In response to your post just before this one, I would like to contribute this:
The grant applications are not in the public domain but the level of funding is. You can find it in this public database on the Gates Foundation website:
I think it's nice and useful that they are making this information public.
The grant to Bear Valley Venture you won't find in there as it is a sub-grant from this grant to USAID:
(8.5 Million USD "to support a collaboration with the U.S. Agency for International Development to support the identification, testing, and sustained uptake of evidence-based approaches to delivering water, sanitation and hygiene services to the poor ")
I tried last year to assemble outcomes from that grant to USAID and what I was able to gather is available here (I would have liked to gather more but some of the grantees had no time to respond):
Secondly you said:
Despite lots of grant money spent on "development" of the technology, we appear to still know nothing about helminth content of the humus fraction that is removed from the vermifilter, or how this changes over time.
From what I gather, indeed, the grantees did NOT focus on the solids/fecal/humus fraction of these "tiger worm toilets" but rather on other aspects. I can understand why that decision was taken. Whilst it would have been interesting from a research point of view, it may not be critical from an upscaling and commercialisation point of view. Why do I say that? Because firstly, the solids accumulation is so slow that it takes years before anyone has to empty that out. When it's being emptied out, it can be done safely so that nobody comes in touch with the stuff and could get infected with the helminths. It might indeed be best to have a service provider rather than let the household people do it themselves? Either way, if we can empty out pit latrines safely (with the right service provider, personal protectic equipment etc.), then we can also empty out these vermifilter digesters.
It's all about risk management and a multiple barrier approach, i.e. what do you do with the stuff aftewards? I would say burying or at least covering under some soil to prevent direct content.
The multiple barrier approach is key here, it is the one propagated in the WHO Guidelines from 2006. You can also read up about it on Wikipedia here:
Now I want to reply to your points in your earlier post from 17 May:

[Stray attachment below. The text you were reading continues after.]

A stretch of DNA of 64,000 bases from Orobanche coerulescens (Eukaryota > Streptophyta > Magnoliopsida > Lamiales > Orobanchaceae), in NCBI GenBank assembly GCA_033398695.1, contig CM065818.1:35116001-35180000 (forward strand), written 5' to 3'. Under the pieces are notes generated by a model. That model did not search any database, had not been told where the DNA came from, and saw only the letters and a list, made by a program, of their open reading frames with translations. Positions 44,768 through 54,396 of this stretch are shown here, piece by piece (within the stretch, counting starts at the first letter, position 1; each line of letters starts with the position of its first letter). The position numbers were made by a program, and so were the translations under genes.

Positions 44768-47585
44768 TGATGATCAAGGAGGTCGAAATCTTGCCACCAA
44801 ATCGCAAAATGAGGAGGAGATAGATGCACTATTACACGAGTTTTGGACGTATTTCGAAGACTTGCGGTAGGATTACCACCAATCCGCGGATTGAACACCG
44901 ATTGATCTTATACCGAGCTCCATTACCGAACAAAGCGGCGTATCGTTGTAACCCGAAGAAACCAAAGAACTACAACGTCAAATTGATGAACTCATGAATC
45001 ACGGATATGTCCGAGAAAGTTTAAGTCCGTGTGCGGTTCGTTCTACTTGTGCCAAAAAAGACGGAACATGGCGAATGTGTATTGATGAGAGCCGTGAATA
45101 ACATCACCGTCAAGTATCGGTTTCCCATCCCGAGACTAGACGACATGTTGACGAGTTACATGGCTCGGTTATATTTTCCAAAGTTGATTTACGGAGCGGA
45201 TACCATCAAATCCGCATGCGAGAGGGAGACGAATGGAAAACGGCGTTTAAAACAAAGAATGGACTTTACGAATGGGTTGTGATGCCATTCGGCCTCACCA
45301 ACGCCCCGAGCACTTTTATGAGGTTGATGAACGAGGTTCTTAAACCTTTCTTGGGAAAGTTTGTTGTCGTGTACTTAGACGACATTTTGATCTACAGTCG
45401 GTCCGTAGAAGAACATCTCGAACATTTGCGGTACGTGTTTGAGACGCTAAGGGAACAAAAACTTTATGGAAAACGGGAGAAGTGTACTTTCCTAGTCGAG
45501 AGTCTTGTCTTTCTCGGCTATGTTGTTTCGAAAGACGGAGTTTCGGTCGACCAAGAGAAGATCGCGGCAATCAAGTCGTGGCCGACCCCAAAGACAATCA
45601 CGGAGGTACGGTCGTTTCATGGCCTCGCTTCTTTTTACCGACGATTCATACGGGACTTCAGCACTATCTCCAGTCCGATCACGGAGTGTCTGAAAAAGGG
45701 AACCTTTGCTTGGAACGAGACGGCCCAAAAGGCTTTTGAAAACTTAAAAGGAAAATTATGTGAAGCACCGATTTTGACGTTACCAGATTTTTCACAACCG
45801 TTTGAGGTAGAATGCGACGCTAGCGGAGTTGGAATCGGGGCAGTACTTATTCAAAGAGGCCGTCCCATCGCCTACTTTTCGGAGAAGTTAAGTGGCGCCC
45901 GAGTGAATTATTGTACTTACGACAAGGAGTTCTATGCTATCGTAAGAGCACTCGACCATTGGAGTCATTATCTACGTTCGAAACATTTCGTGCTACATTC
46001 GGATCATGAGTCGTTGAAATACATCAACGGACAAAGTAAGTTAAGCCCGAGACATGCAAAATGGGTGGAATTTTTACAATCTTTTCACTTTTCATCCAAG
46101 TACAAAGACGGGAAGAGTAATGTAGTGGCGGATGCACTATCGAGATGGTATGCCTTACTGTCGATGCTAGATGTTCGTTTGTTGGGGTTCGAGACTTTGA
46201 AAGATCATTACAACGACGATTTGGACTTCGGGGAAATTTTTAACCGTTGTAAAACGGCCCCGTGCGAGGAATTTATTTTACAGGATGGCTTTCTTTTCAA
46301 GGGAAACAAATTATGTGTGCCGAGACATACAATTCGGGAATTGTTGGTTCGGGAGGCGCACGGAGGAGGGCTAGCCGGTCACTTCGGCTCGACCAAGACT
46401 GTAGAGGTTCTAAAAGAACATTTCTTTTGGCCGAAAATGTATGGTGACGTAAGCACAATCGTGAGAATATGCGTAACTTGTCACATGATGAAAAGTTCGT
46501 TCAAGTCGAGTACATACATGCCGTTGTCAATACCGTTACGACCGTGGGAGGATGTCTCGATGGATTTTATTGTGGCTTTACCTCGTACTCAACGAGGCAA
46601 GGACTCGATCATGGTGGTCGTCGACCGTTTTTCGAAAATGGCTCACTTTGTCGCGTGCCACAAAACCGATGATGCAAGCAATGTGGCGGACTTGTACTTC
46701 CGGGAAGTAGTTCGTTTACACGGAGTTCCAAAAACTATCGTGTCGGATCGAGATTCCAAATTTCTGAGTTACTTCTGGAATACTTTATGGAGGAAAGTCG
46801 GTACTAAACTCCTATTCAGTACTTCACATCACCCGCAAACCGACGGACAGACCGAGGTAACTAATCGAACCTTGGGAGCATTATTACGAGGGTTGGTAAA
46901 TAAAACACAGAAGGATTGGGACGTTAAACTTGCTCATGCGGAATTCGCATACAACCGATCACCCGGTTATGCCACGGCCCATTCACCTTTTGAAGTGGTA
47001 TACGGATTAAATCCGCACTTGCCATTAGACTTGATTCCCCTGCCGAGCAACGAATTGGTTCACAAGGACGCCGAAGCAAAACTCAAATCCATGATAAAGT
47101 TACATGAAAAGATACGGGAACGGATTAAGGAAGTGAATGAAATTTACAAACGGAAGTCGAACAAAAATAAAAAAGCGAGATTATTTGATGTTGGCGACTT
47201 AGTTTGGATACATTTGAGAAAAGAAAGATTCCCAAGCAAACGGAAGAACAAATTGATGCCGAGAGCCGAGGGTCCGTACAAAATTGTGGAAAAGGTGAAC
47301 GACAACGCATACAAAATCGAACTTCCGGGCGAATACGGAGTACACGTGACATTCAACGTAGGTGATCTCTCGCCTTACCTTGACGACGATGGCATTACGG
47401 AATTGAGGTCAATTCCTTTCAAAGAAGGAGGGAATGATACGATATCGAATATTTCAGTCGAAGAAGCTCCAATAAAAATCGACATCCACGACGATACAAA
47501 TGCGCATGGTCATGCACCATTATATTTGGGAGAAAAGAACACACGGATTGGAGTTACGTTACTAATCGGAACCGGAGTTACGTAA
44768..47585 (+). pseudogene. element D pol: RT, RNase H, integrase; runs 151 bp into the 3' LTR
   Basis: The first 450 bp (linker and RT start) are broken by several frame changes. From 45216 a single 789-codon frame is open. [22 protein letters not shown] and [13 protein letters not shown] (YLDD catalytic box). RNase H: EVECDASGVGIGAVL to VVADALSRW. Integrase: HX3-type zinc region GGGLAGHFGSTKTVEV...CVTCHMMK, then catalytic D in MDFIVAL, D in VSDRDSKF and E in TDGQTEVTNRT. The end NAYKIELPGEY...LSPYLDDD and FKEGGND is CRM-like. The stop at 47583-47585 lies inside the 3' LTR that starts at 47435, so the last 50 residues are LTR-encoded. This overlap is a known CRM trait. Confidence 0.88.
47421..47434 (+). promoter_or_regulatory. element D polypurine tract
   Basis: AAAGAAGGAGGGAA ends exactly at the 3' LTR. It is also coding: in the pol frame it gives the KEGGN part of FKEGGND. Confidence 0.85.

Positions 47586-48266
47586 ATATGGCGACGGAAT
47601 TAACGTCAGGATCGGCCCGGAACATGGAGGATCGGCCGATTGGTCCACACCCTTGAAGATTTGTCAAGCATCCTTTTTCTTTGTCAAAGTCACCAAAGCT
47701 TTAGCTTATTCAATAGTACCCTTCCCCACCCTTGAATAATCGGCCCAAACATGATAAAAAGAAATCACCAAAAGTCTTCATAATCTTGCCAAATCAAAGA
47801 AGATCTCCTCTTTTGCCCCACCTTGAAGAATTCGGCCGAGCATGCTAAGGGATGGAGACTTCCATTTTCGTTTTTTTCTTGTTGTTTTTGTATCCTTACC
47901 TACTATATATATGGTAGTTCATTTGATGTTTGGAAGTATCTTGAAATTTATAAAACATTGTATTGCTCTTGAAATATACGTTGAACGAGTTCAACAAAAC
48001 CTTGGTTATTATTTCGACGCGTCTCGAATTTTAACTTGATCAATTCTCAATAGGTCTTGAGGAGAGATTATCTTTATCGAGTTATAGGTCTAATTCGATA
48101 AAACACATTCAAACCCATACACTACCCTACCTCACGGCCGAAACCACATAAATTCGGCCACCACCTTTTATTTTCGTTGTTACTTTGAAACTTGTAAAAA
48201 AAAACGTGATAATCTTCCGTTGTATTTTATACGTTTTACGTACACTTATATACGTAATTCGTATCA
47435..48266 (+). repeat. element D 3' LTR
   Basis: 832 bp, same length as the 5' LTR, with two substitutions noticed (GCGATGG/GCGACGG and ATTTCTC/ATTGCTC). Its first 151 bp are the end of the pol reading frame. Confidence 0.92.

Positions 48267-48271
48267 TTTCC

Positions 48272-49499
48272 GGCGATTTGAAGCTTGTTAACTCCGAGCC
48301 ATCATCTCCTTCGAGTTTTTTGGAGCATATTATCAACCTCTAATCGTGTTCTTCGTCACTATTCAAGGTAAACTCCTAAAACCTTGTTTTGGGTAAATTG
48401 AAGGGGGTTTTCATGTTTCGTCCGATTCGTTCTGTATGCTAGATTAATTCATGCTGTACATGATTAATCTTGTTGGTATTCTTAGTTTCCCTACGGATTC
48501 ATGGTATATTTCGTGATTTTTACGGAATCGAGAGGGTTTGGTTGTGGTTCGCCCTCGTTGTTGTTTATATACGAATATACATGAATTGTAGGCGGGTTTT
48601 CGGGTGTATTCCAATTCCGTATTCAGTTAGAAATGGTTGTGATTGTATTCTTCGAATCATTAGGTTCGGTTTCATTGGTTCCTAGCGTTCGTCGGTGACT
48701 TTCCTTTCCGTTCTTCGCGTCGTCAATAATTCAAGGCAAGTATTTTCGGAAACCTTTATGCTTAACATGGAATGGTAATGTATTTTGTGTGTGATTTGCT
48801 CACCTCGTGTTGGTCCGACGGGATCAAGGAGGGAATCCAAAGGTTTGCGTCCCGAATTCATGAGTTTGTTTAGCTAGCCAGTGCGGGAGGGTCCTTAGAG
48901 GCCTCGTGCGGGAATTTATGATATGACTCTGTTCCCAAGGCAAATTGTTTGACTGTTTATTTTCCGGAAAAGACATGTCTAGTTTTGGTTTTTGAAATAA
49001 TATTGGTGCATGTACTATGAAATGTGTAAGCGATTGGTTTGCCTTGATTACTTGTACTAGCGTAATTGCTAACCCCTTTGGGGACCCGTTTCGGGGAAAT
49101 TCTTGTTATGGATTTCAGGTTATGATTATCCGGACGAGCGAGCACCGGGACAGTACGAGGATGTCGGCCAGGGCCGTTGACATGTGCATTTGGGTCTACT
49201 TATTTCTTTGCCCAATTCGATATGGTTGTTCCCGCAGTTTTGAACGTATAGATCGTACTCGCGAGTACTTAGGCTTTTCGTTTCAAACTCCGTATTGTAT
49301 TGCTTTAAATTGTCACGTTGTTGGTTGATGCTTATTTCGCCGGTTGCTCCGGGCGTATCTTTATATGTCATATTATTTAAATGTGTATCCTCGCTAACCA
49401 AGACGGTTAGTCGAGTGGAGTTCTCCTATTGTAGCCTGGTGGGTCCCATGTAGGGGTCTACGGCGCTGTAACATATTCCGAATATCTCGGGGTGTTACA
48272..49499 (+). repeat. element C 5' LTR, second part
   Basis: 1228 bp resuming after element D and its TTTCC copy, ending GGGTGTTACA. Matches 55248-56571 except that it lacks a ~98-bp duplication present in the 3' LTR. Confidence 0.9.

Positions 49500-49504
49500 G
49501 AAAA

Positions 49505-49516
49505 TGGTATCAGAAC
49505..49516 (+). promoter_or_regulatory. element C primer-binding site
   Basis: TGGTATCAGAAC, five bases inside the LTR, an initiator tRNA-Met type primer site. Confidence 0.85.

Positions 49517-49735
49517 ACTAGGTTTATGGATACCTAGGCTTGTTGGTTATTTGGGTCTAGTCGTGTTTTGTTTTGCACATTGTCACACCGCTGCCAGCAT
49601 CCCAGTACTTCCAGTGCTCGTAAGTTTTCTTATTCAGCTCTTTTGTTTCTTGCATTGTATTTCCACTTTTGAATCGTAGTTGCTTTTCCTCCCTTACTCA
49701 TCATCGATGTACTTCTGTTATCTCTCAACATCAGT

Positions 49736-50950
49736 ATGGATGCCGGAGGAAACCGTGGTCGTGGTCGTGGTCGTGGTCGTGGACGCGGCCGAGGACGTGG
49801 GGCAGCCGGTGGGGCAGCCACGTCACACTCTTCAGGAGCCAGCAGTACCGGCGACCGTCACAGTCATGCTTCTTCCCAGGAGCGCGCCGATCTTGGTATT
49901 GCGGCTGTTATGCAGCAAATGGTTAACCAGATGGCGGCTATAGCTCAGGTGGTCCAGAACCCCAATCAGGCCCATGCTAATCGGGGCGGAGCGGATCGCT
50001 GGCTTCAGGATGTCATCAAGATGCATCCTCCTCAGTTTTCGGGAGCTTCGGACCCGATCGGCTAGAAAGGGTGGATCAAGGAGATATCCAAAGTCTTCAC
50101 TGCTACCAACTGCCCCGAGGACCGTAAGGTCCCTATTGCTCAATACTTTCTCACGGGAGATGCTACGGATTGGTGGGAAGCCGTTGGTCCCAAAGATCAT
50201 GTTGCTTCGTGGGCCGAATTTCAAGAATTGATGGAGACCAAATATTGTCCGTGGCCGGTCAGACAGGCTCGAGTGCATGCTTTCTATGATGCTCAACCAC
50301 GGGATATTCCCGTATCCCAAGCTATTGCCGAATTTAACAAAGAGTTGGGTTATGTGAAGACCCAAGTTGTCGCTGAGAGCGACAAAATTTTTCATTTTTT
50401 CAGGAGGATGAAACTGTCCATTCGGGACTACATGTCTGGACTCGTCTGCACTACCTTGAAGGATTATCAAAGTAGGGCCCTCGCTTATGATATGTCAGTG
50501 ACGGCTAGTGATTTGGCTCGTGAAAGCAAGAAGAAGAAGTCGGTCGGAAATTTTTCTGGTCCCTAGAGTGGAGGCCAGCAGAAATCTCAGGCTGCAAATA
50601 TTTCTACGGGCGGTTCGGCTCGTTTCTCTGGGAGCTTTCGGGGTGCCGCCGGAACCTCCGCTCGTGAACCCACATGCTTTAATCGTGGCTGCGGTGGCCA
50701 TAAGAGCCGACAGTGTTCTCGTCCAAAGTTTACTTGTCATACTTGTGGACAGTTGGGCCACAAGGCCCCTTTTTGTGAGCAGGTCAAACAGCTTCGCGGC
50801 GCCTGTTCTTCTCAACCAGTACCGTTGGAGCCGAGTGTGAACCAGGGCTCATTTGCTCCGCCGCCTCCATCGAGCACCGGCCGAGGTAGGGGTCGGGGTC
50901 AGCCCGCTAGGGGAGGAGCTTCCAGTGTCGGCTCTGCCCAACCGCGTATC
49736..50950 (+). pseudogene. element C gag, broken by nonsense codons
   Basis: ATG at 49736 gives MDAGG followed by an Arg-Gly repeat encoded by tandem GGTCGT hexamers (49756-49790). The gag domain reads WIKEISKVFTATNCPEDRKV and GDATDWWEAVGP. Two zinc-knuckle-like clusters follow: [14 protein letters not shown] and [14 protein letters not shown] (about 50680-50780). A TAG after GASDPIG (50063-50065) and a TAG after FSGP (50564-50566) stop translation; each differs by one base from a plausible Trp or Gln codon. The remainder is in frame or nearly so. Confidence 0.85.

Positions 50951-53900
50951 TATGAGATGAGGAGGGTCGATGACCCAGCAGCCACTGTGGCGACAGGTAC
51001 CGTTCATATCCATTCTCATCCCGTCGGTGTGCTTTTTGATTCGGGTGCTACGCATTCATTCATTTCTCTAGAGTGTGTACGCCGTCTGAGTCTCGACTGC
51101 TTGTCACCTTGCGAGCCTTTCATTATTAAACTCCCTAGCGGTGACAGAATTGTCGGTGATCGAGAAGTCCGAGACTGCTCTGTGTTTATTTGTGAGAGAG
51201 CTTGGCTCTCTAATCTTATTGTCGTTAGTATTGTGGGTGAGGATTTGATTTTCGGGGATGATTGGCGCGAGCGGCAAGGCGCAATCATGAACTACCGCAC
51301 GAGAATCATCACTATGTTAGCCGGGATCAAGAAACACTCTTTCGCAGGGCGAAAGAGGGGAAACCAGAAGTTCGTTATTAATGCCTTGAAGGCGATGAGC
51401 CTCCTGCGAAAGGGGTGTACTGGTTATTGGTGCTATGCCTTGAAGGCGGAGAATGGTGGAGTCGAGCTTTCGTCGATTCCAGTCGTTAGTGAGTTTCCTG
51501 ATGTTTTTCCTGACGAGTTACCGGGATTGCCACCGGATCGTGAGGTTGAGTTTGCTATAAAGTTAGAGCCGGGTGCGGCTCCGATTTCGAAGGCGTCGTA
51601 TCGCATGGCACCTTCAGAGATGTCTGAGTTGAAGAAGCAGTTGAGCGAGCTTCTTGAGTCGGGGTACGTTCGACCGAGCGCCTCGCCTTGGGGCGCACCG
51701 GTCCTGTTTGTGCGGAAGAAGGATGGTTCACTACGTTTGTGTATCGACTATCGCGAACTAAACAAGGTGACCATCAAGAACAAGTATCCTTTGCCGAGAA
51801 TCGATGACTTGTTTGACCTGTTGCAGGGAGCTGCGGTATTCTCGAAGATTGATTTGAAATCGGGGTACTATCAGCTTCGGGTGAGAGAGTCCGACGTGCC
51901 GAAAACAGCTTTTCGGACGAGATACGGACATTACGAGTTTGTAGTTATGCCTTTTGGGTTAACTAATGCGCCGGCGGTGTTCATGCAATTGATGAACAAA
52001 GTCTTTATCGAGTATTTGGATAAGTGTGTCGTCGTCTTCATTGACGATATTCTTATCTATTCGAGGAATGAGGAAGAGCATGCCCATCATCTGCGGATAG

Firstly, lets not call the solid phase sludge please. In a vermifilter there is fecal material and there is humus, but no sludge.
Point taken although doesn't the material look like sludge to a lay person? I agree we shouldn't call it fecal sludge but it is a type of sludge, isn't it? Could you post a photo to remind us what it looks like?
Or perhaps the first photo here is a good example?:
Then you said:
Secondly, yes for helminth eggs, but no for pathogens.
Not sure if this wording was a slip of tongue or on purpose, but helminth eggs are part of the pathogens!
Well, again, we do know that over time helminth eggs break down. Seems that nobody has studied the rate of helminth reduction for resting humus in a vermifilter.
Those helminth eggs are actually extremely hardy. E.g. they can survive in soils for years, even at low moisture level. They just go into some kind of dormant state...
I was involved in summarising information on Wikipedia here (although reading it again, it still needs to be made easier to understand):
Would love it if a helminth egg expert could help with editing that article!
The research paper (2016) that preceded the hurried commercialisation phase in India stated "vermicompost is a valuable product" and "The next challenge is to make a scalable and economically viable prototype for this market." Cart before the horse? What is the vermicompost used for? I trust not for food crops...
I semi agree with you. I think the users should not be given a false sense of security: the vermicompost should not be marketed as "pathogen free" unless we know that it is. Until then, the toilet owners should be advised to treat that product with considerable care. As I said above, it is probably best if certified service providers empty the vermidigesters. But as emptying is only needed so rarely, I don't see this as a big drawback. Although maybe we'll run into the same problem as we did with filled pit latrines: users abandon them rather than getting them emptied (?).
So I guess it's a fine line: you want toilet owners to be aware that there are likely still helminth eggs in that humus and you want them to be careful but you don't want them to be so scared that they wouldn't dare to empty the digester themselves if needed (like if no service provider is available or too expensive or not convenient).
I would like to hear from those who are operating or selling these kinds of toilets, what are their experiences with the humus/solids/sludge? Or is it taking so long to accumulate that there are no emptying experiences yet?
Lastly about that wording for the Wikipedia article, you said:
It is possible to eliminate fecal coliforms to 2.0 Log10 of Most Probable Number (MPN) per 100 mL−1 - If the reduction in fecal coliforms is not to be expressed this way in the wikipedia article, then how should it be expressed?
I would say this kind of sentence says pretty much the same thing but is more easily understood by a lay person and therefore better:
"In the effluent there was a 99% reduction in fecal coliforms."
Don't you agree? (I am in two minds if it's better to discuss this Wikipedia issue here in this thread or rather in this thread:
I suppose it's fine to keep it together with the pathogen removal topic, i.e. this thread)
I always enjoy discussing vermifilters with you, Dean, and I hope that others who are reading our posts also get inspired to write in this thread, too - i.e. to the silent members, I would like to say: "please don't just read but also write!"